What does it take to transform Bangalore and regain its lost glory? Intellectuals and Urban Planners often think about large cities like New York, London, Paris and Singapore when it comes to conceiving policies for the City. This thinking is deeply flawed since these cities are exceptions. Most livable cities across the globe have a population of less than five million and it is best if citizen count of Bangalore be reduced by either moving government business or large companies out of City. Unfortunately there is no political will for such radical thinking.
A good alternative is to implement structural reforms that will benefit not just Bangalore but municipalities all over the state. And policy must be incentivized and enforced to get necessary co-operation from citizens.
Transformation exercise must start with an administrative and fiscal decentralization plan. One without the other is like a bird without wings. It cannot fly. Currently there is an asymmetry in the system between political, administrative and fiscal responsibilities. While there is an elected Mayor and City Council, administrative and fiscal powers largely rest with the state government which diligently exercises it through the bureaucracy.
Hence, the state must prepare a blueprint for a direct mayoral election at the end of the current Council term. BBMP must be granted the autonomy in decision making to deliver the required basic civic services to citizens.
Financial resources must be supplemented along with administrative independence with a legally binding yearly transfer to BBMP corpus fund or giving the local body sufficient powers to enhance its revenue raising capabilities to impose a surcharge on road tax, professional tax, petrol and diesel tax. For better execution and improving efficiency, all service providing agencies must come under one roof.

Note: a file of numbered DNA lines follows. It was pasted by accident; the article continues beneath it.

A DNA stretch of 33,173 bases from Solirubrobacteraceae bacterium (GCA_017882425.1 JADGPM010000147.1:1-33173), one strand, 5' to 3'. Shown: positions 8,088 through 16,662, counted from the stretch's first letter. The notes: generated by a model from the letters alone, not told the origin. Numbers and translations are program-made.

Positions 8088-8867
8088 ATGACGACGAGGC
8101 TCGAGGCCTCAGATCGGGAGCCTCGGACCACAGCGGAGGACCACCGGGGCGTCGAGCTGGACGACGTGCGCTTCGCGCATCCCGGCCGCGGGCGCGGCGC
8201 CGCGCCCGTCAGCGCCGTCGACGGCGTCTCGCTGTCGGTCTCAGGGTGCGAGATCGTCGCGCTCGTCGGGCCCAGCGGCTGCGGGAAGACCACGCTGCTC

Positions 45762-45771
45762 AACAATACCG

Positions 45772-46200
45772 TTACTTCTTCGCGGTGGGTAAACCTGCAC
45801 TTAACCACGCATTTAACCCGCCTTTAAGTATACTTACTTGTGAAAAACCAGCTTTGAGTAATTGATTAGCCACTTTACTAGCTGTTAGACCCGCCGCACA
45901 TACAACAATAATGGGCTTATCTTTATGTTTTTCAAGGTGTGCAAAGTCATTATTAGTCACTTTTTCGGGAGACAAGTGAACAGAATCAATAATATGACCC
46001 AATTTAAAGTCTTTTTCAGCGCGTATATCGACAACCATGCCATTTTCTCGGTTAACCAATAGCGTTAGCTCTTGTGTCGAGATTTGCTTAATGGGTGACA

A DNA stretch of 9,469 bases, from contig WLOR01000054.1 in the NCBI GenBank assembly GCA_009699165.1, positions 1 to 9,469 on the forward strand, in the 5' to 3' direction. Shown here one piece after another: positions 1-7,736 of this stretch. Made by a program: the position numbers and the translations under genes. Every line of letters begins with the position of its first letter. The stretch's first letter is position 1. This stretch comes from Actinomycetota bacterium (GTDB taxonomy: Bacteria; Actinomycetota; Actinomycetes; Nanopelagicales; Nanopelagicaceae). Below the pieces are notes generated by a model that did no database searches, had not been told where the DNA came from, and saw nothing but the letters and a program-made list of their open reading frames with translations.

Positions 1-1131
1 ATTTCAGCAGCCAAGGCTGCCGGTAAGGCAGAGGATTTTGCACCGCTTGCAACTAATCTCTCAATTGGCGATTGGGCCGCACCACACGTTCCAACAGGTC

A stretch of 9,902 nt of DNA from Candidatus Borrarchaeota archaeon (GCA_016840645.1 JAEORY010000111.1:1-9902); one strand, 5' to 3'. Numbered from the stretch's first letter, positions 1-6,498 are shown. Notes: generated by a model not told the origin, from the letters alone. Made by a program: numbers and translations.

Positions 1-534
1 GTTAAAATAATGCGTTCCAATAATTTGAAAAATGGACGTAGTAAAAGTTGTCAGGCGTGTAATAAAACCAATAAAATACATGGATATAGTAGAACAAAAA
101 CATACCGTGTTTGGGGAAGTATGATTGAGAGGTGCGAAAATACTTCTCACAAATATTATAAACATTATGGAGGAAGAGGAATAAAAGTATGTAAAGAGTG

The government must also ensure that it has the courage to apply existing and new laws. And if there is a carrot and stick policy, it must deliver as promised. A glaring failure has been the implementation of rain water harvesting (RWH) policy as was proposed.
The government was delivering sermons every day in year 2011 that it will enforce a strict disconnection drive on failure of residents to install rain water harvesting structure. It allowed the deadline to pass without any action and also backtracked on the promise of giving property tax benefit to those residents who had installed RWH structure.
Such kind of non-action fooled law abiding citizens while rewarding residents who ignored the deadline. Thus when segregation of garbage policy was announced citizens totally disregarded the call knowing with certainty that government will most likely not implement the act. Similarly Karnataka Municipal Corporation Act allows a revision of property tax rates every three years that is completely ignored due to political compulsions.
The time for a strong action plan to transform Bangalore is now. Delaying will only lead to more trepidation and push the city into the very edge of precipice. A concerted effort by everyone involved can alter the course and change Bangalore into a heavenly place rather than a living hell.